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My Perspective on the Status of Neoadjuvant Therapy in Melanoma

Jeffrey S. Weber, MD, PhD
Program Director

Deputy Director
Laura and Isaac Perlmutter Cancer Center
NYU Langone Health
Professor of Medicine
NYU Grossman School of Medicine
New York, New York

Jeffrey S. Weber, MD, PhD, has disclosed that he has received consulting fees from AstraZeneca, Bristol-Myers Squibb, Genentech, GlaxoSmithKline, Merck, Moderna, Novartis, and Pfizer.

View ClinicalThoughts from this Author

Released: July 15, 2021

First, let me set the stage with some background on adjuvant therapy in melanoma. The modern era of adjuvant therapy for melanoma began with the EORTC 18071 trial, the first randomized phase III trial in the modern era that showed a clear benefit of adjuvant therapy in terms of relapse-free survival (RFS) and overall survival (OS) for patients with high-risk resected melanoma. The study enrolled 951 patients with resected stage IIIA, B, and C melanoma and compared adjuvant ipilimumab vs placebo. Placebo was justified at this time because there was no consistent evidence that any agent prolonged survival as adjuvant therapy in melanoma. Interferon was available but not widely used, and there was concern over its toxicity and whether it really prolonged survival in randomized studies. At 5 years of follow-up, the EORTC 18071 trial data showed a clear survival benefit with adjuvant ipilimumab vs placebo.  

Following this, 2 trials examined adjuvant anti–PD-1 therapy: the CheckMate 238 trial of nivolumab and the KEYNOTE-054 (EORTC 1325) trial of pembrolizumab. CheckMate 238 compared nivolumab with ipilimumab, an active control arm, and found that nivolumab improved RFS with lower toxicity. At 4 years, the RFS difference is highly significant with an HR of 0.71 (95% CI: 0.60-0.86; P = .0003). In the KEYNOTE-054 trial of pembrolizumab, the comparator arm was placebo. This trial was mostly enrolled in Europe where there was not an approved adjuvant therapy at that time. In the United States, ipilimumab was approved, although it was not widely used due to toxicity. Pembrolizumab improved RFS vs placebo, which remains significant at 3.5 years of follow-up (HR: 0.59; 95% CI: 0.49-0.70). Together, those are great data compared with historical controls or with placebo where, at 5 years, fewer than 30% of the patients who had stage IIIB and IIIC disease were alive and free of relapse. OS data from KEYNOTE-054 is not yet available, and recent OS data for CheckMate 238 did not show a significant difference in OS, likely due to crossover between arms. This commentary focuses on immunotherapy, but I note that the combination of the BRAF inhibitor dabrafenib plus the MEK inhibitor trametinib appears to be equally effective as single agent anti–PD-1 therapy in BRAF V600–mutated melanoma for resected, stage III disease over a 4-year or 5-year span.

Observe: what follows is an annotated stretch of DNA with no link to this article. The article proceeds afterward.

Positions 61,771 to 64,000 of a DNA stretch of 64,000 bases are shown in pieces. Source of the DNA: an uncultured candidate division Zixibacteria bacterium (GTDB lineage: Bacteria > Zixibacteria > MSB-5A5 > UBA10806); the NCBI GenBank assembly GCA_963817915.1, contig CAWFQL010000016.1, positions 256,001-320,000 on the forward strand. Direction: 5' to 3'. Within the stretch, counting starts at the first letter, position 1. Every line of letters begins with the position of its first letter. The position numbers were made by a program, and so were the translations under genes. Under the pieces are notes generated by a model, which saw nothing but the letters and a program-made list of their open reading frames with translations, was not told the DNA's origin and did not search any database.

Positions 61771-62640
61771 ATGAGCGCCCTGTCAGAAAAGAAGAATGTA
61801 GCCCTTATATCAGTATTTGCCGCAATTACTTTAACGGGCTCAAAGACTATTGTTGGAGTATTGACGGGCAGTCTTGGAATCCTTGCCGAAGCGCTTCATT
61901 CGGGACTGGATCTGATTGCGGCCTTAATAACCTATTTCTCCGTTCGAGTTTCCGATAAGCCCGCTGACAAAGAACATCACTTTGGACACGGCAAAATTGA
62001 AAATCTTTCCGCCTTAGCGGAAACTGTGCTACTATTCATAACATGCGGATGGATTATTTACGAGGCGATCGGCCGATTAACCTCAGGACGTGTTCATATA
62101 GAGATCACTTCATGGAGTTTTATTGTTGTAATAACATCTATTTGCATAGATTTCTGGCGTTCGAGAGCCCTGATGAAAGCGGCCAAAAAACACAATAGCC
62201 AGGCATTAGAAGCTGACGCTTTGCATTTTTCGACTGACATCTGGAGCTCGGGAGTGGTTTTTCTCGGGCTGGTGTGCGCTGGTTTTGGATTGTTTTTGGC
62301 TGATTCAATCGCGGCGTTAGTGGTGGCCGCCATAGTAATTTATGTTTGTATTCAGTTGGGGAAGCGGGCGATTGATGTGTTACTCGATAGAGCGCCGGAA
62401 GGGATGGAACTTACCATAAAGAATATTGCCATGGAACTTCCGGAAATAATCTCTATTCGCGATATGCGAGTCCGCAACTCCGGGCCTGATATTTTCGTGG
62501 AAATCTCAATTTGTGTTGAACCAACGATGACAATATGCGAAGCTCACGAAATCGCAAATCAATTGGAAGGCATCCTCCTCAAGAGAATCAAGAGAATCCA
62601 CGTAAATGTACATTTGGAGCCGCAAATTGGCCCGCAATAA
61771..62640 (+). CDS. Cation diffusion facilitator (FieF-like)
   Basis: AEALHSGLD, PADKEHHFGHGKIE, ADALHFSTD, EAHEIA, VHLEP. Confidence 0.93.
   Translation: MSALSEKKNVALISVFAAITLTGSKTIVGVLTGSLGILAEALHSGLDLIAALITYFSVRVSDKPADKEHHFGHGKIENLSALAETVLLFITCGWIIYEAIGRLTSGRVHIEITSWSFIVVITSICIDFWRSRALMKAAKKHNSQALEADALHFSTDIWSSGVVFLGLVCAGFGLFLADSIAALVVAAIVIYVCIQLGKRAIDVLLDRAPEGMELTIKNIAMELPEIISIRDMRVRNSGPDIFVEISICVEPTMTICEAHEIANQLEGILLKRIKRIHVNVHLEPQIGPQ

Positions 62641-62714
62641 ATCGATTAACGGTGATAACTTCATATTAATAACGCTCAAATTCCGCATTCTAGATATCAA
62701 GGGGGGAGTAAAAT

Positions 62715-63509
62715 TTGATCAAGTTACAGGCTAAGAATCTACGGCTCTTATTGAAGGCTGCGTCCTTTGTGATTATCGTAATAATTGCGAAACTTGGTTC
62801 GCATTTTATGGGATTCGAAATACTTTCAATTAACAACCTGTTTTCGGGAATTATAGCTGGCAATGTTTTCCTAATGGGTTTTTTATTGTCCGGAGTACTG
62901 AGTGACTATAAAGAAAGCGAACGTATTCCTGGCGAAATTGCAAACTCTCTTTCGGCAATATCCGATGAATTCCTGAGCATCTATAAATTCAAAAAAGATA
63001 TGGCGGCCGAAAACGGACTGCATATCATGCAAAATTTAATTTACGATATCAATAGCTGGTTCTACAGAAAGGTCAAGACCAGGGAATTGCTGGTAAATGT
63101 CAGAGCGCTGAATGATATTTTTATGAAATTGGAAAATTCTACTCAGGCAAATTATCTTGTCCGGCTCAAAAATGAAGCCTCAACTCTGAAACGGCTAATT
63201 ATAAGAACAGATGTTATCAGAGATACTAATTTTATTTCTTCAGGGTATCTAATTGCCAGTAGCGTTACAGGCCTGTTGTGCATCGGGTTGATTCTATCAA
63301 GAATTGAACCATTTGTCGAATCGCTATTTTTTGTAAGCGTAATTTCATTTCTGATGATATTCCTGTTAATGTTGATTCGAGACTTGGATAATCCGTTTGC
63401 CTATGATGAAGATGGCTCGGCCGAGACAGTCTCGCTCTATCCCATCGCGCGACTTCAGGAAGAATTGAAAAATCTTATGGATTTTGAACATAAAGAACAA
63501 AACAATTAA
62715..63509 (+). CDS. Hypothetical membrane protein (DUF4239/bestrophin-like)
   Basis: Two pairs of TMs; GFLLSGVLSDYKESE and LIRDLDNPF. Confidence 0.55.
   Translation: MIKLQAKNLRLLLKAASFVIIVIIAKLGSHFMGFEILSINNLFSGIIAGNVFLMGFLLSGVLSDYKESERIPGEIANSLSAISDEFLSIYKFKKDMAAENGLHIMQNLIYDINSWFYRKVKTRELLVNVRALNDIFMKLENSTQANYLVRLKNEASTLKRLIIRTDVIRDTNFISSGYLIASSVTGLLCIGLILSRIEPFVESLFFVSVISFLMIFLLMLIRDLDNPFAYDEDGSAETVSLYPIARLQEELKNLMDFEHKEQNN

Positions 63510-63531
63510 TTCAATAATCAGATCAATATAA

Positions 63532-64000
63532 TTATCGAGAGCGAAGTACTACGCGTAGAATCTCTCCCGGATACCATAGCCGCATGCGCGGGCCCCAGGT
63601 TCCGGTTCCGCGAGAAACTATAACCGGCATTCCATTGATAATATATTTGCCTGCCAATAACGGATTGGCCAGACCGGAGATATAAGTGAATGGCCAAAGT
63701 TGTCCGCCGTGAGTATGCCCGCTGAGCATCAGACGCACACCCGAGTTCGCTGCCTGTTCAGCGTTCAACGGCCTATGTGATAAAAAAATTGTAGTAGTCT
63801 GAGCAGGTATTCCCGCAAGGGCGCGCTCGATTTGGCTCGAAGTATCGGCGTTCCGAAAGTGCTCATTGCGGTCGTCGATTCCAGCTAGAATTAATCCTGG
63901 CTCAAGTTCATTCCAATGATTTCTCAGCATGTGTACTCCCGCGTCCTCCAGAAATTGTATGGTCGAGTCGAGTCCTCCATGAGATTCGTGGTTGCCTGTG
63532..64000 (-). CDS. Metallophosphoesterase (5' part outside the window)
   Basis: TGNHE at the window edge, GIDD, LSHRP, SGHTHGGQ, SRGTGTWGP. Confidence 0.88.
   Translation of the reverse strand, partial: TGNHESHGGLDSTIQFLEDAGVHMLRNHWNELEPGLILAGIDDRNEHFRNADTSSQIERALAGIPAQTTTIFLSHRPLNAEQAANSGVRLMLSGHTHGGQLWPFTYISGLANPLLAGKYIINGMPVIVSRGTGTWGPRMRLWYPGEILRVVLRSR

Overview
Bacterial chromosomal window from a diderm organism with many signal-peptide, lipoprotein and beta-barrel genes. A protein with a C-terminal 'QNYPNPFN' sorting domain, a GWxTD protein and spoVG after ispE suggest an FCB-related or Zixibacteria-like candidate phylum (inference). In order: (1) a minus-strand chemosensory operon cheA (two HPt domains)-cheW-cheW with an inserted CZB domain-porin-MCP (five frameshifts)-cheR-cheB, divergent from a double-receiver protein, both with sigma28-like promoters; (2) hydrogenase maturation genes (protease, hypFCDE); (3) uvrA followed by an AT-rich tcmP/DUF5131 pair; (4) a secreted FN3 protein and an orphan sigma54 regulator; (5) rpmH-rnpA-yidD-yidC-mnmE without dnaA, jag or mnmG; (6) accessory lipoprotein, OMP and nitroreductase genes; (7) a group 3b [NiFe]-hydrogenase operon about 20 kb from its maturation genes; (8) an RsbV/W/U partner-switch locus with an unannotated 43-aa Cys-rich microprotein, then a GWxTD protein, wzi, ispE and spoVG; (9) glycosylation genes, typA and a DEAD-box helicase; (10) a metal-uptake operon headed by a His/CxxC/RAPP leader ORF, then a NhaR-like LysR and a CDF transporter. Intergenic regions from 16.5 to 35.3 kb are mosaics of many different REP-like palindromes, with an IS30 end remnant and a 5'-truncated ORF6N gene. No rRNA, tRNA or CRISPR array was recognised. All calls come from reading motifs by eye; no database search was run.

Neoadjuvant Therapy
The idea is that if these agents work as adjuvant therapies, perhaps they work as neoadjuvant therapies given prior to surgery. What would the outcome be if one used the most effective immunotherapy, which for melanoma is the combination of ipilimumab and nivolumab, and gave it prior to lymph node resection in a patient who had measurable, palpable lymph nodes, mostly stage IIIC disease? The other advantage of neoadjuvant therapy is for a patient who is borderline resectable, who has matted lymph nodes (stage IIID), or invasion of a vital structure—neoadjuvant therapy might make them operable, whereas they might not have been operable beforehand. The OpACIN study (N = 20) compared neoadjuvant vs adjuvant ipilimumab plus nivolumab. Although effective, using the standard adjuvant dosing for ipilimumab of 3 mg/kg plus nivolumab 1 mg/kg, the resulting toxicity was high. Because one third of patients with stage III disease will likely be cured with surgery alone, it was deemed inappropriate to use those high doses with their corresponding toxicity. Of importance, at a 4-year follow-up, none of the 7 patients in that trial with any pathologic response after neoadjuvant therapy had relapsed.